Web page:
Lusetich: Chasing Nicklaus just got tougher for Tiger Woods

Never has Tiger Woods seemed more mortal, less in control of his destiny than he does now.

Woods sent shock waves throughout the world of golf Tuesday when he announced that for the first time in 20 years he will not play in the Masters.

It’s his favorite tournament. He has won at Augusta National four times, though not since 2005. It’s the only major he has never skipped.

But Monday, Woods underwent a microdisectomy — trimming the area of the disk in his back so it doesn’t bother the nerve — in an attempt to surgically repair the pinched nerve problem that has plagued him this season.

"After attempting to get ready for the Masters and failing to make the necessary progress, I decided, in consultation with my doctors, to have this procedure done," Woods said in a statement.


The optimistic view — as reflected in a statement Woods issued on his website — is that he’ll be back sometime in the summer and as good as ever.

"It’s tough right now, but I’m absolutely optimistic about the future," Woods said. "There are a couple (of) records by two outstanding individuals and players that I hope one day to break. As I’ve said many times, Sam (Snead) and Jack (Nicklaus) reached their milestones over an entire career. I plan to have a lot of years left in mine."

That, however, remains to be seen. The only certainty with Woods these days is that there are no certainties. Since the scandal that derailed him in 2009, Woods has gone from the surest thing in sports — 14 majors won, all with the lead going into the final round — to an unknown quantity.

There are weeks in which he seems like his old self. Let’s not forget that he won five times last year. And then there are weeks where he’s either awful (the third round at Torrey Pines in January) or that his body betrays him, as it did in leading to his last-round withdrawal at the Honda Classic.

Woods is 38, and though that isn’t old for a golfer, he’s an old 38, perhaps inevitably given the stresses put on his body by golf’s most high-octane swing.

"This is as career-threatening an injury as his knee," Paul Azinger tweeted Tuesday.

Woods has had four surgeries on his left knee, had trouble with both Achilles, suffered from elbow, wrist and neck injuries and now has the most daunting injury for a golfer: the back.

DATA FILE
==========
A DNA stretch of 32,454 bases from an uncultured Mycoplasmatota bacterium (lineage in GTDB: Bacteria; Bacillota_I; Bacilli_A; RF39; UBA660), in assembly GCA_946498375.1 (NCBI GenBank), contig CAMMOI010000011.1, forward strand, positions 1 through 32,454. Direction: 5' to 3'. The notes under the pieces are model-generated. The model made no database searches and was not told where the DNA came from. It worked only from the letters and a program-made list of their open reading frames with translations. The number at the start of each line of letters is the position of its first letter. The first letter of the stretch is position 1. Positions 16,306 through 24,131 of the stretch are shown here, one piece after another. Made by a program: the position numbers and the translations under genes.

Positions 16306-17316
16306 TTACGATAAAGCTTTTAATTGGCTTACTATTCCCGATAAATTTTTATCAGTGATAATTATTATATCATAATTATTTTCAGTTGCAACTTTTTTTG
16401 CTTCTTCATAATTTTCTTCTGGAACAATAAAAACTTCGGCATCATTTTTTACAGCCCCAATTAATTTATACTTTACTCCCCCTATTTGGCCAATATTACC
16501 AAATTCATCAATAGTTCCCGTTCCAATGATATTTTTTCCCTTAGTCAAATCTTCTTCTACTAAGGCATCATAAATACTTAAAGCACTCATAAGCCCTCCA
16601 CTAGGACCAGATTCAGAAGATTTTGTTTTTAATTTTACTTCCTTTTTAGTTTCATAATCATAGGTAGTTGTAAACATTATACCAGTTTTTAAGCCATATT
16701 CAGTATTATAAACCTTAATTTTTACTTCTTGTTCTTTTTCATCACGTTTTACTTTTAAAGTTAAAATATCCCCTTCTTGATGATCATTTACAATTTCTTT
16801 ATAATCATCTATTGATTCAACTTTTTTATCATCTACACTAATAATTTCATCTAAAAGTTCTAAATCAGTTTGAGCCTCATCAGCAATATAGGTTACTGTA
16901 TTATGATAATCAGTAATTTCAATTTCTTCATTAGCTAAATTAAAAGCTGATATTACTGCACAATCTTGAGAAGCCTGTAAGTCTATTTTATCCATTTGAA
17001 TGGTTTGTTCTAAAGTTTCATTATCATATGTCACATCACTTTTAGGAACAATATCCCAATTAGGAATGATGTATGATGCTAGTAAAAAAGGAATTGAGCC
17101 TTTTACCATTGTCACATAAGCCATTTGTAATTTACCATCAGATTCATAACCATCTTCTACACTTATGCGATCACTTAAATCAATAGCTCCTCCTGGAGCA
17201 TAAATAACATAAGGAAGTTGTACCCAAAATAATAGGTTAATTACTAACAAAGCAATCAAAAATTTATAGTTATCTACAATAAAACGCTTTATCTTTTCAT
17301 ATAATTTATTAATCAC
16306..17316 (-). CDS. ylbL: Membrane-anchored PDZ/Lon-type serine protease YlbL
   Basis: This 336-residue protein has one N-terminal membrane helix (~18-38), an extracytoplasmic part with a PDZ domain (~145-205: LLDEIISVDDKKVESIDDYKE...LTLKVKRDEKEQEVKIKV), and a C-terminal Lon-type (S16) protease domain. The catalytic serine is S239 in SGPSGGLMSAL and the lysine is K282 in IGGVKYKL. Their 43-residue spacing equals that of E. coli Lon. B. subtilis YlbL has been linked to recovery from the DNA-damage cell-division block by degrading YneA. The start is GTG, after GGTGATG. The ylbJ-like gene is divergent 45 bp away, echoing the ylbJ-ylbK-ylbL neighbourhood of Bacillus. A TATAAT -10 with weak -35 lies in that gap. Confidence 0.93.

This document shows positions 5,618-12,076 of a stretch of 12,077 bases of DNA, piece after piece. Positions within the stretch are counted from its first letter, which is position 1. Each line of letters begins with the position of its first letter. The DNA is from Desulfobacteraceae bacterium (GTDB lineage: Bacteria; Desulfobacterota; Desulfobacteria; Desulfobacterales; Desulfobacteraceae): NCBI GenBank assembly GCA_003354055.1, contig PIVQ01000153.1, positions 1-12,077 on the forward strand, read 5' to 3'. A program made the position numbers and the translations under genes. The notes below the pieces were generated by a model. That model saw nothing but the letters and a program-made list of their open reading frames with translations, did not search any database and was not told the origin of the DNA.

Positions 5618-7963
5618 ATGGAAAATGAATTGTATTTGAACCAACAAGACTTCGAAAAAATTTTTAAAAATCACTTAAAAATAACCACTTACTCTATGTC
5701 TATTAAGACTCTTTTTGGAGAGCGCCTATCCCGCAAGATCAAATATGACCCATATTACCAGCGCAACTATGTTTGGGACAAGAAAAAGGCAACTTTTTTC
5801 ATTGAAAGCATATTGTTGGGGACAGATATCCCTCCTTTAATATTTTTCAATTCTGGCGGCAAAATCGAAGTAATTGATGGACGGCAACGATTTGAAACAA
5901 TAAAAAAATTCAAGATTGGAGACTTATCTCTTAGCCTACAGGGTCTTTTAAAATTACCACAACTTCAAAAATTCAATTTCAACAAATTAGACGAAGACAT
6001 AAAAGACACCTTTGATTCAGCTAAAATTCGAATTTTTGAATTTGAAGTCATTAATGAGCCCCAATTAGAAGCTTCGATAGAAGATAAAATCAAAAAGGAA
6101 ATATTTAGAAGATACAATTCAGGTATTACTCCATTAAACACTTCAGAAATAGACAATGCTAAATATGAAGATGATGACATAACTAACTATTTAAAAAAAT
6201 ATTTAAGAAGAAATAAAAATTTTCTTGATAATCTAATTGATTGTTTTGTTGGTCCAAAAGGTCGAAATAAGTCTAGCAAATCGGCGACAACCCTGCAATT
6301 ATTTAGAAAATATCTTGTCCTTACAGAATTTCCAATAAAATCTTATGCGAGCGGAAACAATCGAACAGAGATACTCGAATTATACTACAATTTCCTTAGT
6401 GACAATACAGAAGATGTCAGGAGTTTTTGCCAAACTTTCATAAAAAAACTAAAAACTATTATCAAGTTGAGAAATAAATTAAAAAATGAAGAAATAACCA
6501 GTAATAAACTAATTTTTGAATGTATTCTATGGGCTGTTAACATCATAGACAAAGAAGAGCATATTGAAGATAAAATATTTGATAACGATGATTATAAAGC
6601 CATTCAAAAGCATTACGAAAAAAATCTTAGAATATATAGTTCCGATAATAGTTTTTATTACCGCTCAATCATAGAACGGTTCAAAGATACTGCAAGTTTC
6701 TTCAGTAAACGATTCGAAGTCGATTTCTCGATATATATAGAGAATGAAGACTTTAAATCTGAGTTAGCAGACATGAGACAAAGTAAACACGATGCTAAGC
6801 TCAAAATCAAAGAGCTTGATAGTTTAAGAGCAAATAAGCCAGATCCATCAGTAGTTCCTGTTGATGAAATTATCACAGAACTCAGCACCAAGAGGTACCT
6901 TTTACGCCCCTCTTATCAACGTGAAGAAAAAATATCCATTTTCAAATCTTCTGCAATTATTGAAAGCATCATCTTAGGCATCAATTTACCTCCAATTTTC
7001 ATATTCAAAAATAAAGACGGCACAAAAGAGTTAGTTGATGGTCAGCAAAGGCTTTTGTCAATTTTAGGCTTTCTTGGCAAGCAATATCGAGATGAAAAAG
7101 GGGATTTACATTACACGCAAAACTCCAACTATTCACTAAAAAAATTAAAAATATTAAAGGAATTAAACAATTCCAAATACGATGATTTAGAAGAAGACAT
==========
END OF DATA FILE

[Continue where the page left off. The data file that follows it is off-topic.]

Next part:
Woods often mentions that Nicklaus, whose mark of 18 majors he covets, won his last at 46 — the implication being that he has many years left to win majors.

But the truth is he’s been stuck on 14 majors since June 2008.

And they’re not getting any easier to win.

And they’re certainly not easier to win for a golfer with a history of injury troubles.

It’s interesting to note that the last time Woods played an uninterrupted schedule was 2007. That was a seminal year in his career, according to former coach Hank Haney.

"For me, the job got harder (in 2007)," Haney wrote in The Big Miss, his revealing look at life inside Team Tiger. "There was more urgency and less fun. Tiger was more irritable and impatient. The process of improvement had been his emphasis when we first started our work, but he began to be much more concerned about results, or in his words, "getting the W."

"He never mentioned Nicklaus’ record, but it started to weigh more heavily at every major. And Tiger’s actions indicated he believed he had less time to do it than everyone else thought."

After more than 20 years of covering everything from election campaigns to the Olympic Games, Robert Lusetich, Senior Golf Writer, turned his focus to writing about his first love: golf. He is author of Unplayable: An Inside Account of Tiger’s Most Tumultuous Season. Follow him on Twitter.